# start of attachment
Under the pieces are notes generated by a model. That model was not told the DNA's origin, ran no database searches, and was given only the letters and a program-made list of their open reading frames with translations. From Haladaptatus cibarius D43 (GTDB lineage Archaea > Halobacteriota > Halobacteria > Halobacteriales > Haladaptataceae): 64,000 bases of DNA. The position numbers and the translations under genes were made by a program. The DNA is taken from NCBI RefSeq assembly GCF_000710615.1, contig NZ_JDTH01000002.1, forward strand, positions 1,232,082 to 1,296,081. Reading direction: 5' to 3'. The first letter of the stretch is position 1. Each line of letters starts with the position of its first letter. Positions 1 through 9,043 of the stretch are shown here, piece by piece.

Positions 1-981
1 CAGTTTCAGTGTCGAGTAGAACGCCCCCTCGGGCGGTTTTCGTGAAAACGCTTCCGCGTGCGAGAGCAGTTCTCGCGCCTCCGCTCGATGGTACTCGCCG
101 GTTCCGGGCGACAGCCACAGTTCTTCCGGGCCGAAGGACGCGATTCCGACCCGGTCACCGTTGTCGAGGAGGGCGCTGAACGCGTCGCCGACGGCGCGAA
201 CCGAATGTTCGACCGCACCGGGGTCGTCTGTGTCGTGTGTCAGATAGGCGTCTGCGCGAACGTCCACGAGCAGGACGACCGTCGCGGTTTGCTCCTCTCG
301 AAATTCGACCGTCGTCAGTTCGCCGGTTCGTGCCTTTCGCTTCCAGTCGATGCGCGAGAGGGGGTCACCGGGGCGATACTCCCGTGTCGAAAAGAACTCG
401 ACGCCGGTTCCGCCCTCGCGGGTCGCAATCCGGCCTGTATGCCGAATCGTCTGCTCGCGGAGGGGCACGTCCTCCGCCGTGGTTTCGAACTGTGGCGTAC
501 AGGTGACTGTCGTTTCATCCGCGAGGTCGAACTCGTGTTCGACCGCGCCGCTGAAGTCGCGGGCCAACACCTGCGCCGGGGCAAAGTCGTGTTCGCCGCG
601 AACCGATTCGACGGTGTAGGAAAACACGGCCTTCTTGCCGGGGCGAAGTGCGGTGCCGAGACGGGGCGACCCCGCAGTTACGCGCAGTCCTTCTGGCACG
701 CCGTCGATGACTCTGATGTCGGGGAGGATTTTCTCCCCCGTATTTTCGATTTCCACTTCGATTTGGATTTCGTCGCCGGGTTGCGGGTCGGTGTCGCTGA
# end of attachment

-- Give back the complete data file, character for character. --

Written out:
Under the pieces are notes generated by a model. That model was not told the DNA's origin, ran no database searches, and was given only the letters and a program-made list of their open reading frames with translations. From Haladaptatus cibarius D43 (GTDB lineage Archaea > Halobacteriota > Halobacteria > Halobacteriales > Haladaptataceae): 64,000 bases of DNA. The position numbers and the translations under genes were made by a program. The DNA is taken from NCBI RefSeq assembly GCF_000710615.1, contig NZ_JDTH01000002.1, forward strand, positions 1,232,082 to 1,296,081. Reading direction: 5' to 3'. The first letter of the stretch is position 1. Each line of letters starts with the position of its first letter. Positions 1 through 9,043 of the stretch are shown here, piece by piece.

Positions 1-981
1 CAGTTTCAGTGTCGAGTAGAACGCCCCCTCGGGCGGTTTTCGTGAAAACGCTTCCGCGTGCGAGAGCAGTTCTCGCGCCTCCGCTCGATGGTACTCGCCG
101 GTTCCGGGCGACAGCCACAGTTCTTCCGGGCCGAAGGACGCGATTCCGACCCGGTCACCGTTGTCGAGGAGGGCGCTGAACGCGTCGCCGACGGCGCGAA
201 CCGAATGTTCGACCGCACCGGGGTCGTCTGTGTCGTGTGTCAGATAGGCGTCTGCGCGAACGTCCACGAGCAGGACGACCGTCGCGGTTTGCTCCTCTCG
301 AAATTCGACCGTCGTCAGTTCGCCGGTTCGTGCCTTTCGCTTCCAGTCGATGCGCGAGAGGGGGTCACCGGGGCGATACTCCCGTGTCGAAAAGAACTCG
401 ACGCCGGTTCCGCCCTCGCGGGTCGCAATCCGGCCTGTATGCCGAATCGTCTGCTCGCGGAGGGGCACGTCCTCCGCCGTGGTTTCGAACTGTGGCGTAC
501 AGGTGACTGTCGTTTCATCCGCGAGGTCGAACTCGTGTTCGACCGCGCCGCTGAAGTCGCGGGCCAACACCTGCGCCGGGGCAAAGTCGTGTTCGCCGCG
601 AACCGATTCGACGGTGTAGGAAAACACGGCCTTCTTGCCGGGGCGAAGTGCGGTGCCGAGACGGGGCGACCCCGCAGTTACGCGCAGTCCTTCTGGCACG
701 CCGTCGATGACTCTGATGTCGGGGAGGATTTTCTCCCCCGTATTTTCGATTTCCACTTCGATTTGGATTTCGTCGCCGGGTTGCGGGTCGGTGTCGCTGA